Doing Agile Project Management With Scrum

“What does the game of rugby and modern management techniques have in common?” one may ask! If you are into ‘Agile Project Management’ and use ‘Scrum,’ you already know the answer. It is interesting to see, how rugby has inspired one of the most time-effective and cost-efficient management techniques of the day. Agile Project Management, is a specialized area of project management. Here, the resources and budgets are fixed variables; however, it is a more open ended approach compared to regular project management. It enables managers to optimally utilize resources and create products and services, which meet customer requirements, more satisfactorily and profitably.

A Brief History

First conceptualized in 1986, by Hirotaka Takeuchi and Ikujiro Nonaka, Agile Project Management, is based on the approach rugby players’ use. Just like rugby players constantly assess and reassess situations, altering their strategies and responses at different points of time during a game, to score against the opponent team; likewise, managers through this highly collaborative method – use repetitive deliveries and customer feedback at different stages of a project, to reassess and rework on ‘a product or service being developed.’ The process is repeated until the product is improved, refined and becomes completely market ready.

‘Scrum,’ a software development framework, is used in Agile Project Management, to manage projects where software related products or applications are being designed. It allows the formation of self-organizing teams by enabling co-location of all team members, and promotes verbal communication across team members and disciplines in a project. The term ‘Scrum’ again owes its origin to the game of rugby, in which, it is the shorter version of the word –‘scrummage;’ and refers to the manner of restarting play in rugby football. It is popular especially in the IT industry, where the nature of projects or ‘products being developed’ – is comparatively newer, more innovative and highly complex. Since these are too difficult to comprehend before being tested out, they are allowed to evolve gradually.

Scrum Terminologies

There exists in Agile Project Management, an interdependence of a sequence of activities, where one set of activities is affected by the other. The final product is the outcome of a series of repetitive deliveries with short deadlines. Delivery cycles are referred to in ‘Scrum’ lingo, as ‘sprints’ and each ‘sprint’ varies from a week to a month, though usually a fortnight is its normal duration. “…reviewing each sprint before moving to the next means that testing is conducted throughout the process, which allows teams to change the scope or direction of the project at any point,” states Daria Kelly Uhlig, emphasizing on the advantage of using this technique.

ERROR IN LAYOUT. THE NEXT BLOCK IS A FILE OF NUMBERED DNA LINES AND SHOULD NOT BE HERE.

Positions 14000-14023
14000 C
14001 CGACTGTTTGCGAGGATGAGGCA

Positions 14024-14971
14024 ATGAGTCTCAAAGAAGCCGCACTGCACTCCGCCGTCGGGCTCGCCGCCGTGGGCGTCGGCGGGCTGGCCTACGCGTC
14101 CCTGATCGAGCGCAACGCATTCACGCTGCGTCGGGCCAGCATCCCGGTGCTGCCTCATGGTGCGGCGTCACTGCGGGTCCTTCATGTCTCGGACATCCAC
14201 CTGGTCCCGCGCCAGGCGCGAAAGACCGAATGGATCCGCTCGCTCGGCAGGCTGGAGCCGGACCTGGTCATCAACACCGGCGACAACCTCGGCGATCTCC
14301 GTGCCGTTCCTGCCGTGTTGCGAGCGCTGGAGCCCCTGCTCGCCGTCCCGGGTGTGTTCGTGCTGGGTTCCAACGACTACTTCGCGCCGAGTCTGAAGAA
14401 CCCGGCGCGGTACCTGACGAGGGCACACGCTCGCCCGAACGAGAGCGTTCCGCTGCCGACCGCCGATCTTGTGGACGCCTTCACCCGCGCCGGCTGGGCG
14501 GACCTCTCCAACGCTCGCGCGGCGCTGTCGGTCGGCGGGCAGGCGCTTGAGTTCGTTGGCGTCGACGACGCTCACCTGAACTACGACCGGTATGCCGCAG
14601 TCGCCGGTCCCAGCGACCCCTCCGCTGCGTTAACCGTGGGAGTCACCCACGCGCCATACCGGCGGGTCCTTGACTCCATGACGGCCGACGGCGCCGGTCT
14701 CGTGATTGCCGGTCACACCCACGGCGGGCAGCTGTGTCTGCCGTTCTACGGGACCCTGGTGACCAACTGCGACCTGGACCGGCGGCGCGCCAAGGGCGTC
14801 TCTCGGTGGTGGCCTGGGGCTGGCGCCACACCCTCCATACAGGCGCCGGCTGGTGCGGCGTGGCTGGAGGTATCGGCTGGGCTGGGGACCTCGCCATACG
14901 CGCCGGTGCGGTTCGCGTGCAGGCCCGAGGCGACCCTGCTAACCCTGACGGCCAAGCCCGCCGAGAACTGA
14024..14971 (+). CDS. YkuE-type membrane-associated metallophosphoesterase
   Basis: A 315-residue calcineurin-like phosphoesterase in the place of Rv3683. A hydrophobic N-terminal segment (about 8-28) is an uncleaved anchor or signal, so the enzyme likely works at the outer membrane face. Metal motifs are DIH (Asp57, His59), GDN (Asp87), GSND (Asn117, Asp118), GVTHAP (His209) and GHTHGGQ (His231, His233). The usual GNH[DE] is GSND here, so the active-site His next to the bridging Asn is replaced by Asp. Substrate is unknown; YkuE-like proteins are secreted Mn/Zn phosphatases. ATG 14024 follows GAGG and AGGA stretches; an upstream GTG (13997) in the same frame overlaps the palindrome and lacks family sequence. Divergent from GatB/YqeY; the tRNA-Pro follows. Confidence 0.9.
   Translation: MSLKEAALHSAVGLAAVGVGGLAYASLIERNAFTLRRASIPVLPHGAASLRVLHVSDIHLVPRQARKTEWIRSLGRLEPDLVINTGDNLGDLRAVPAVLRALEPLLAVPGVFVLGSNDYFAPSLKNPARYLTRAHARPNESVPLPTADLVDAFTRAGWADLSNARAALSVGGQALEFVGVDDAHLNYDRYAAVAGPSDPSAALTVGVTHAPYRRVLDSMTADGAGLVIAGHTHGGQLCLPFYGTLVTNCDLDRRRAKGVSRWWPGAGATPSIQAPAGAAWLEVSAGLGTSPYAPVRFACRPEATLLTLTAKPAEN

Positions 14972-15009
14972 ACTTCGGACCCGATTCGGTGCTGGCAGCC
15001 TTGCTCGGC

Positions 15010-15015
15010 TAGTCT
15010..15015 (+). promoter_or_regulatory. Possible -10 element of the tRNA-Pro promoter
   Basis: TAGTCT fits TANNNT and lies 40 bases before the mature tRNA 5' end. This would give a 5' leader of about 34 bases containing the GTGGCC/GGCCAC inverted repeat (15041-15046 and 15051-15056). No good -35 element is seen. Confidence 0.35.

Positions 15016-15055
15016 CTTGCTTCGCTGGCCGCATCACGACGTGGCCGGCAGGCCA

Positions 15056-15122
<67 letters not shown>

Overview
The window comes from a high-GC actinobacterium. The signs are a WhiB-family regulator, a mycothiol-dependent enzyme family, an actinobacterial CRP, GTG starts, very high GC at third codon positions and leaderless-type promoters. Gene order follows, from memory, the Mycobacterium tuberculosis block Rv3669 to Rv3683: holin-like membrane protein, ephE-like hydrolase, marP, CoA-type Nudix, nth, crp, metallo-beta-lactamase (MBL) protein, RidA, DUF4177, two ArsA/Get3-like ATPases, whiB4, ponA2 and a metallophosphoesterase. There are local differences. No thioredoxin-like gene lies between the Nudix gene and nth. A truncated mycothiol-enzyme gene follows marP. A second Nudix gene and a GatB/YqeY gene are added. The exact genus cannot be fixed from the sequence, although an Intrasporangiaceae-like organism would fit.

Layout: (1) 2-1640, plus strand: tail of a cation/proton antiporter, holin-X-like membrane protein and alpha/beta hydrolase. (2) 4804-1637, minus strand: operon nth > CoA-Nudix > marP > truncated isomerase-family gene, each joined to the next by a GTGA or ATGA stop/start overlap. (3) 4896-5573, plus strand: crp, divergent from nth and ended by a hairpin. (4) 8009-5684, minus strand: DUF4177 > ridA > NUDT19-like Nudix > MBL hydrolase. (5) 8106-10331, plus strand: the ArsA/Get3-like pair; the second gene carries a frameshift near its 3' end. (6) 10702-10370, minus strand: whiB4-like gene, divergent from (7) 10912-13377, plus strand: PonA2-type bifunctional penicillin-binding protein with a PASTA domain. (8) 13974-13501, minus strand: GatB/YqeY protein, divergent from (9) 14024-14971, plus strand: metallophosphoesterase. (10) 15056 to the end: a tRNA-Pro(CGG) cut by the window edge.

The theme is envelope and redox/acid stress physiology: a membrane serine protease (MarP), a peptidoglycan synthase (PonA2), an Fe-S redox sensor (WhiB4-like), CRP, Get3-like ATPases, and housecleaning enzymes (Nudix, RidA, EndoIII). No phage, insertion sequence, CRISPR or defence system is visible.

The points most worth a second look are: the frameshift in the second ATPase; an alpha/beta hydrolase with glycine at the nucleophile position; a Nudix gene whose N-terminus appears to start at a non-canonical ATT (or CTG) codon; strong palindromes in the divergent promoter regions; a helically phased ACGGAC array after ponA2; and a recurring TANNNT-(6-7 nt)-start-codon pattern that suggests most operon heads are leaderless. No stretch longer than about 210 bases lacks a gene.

Peculiar as it sounds, the different levels of project stakeholders in Agile Project Management using Scrum, are referred to as –‘pigs’ and ‘chickens!’ Here ‘pigs’ represent the ‘Scrum team’ who perform core functions like producing the product. The Scrum team generally has a Product Owner, a Development team and a Scrum Master. On the other hand ‘chickens’ represent the ‘Supplementary team,’ whose roles are not that important but are never the less, necessary.

The usage of both these terms is derived from ‘The Chicken and the Pig’ fable, in which different levels of commitment are shown, through the examples of a pig and a chicken. “When producing a dish made of ham and eggs, the pig provides the ham which requires his sacrifice and the chicken provides the eggs which are not difficult to produce. Thus the pig is really committed in that dish while the chicken is only involved, yet both are needed to produce the dish,” the Wikipedia page on the story, notes.

Agile Project Management with Scrum, is a more flexible approach to project management. It uses open, instant and regular communication and focuses on greater team involvement and client participation. Here, having a knack for problem solving, negotiation and communication is necessary and precedence is given to common sense over written policy. “Scrum is designed to optimize team satisfaction and productivity, product quality, responsiveness to customers, and transparency for stakeholders. The key practices that enable these benefits include de-emphasizing work on non-deliverable items, implementing and finishing each Story in a Sprint Backlog in rank order, working in short Sprints of 2-4 weeks, and making past, present, and future project information available to all stakeholders,” concludes Kevin Thompson on  

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This article was written by Hugh Swift a management expert and corporate trainer, who conducts workshops on Agile Project Management.

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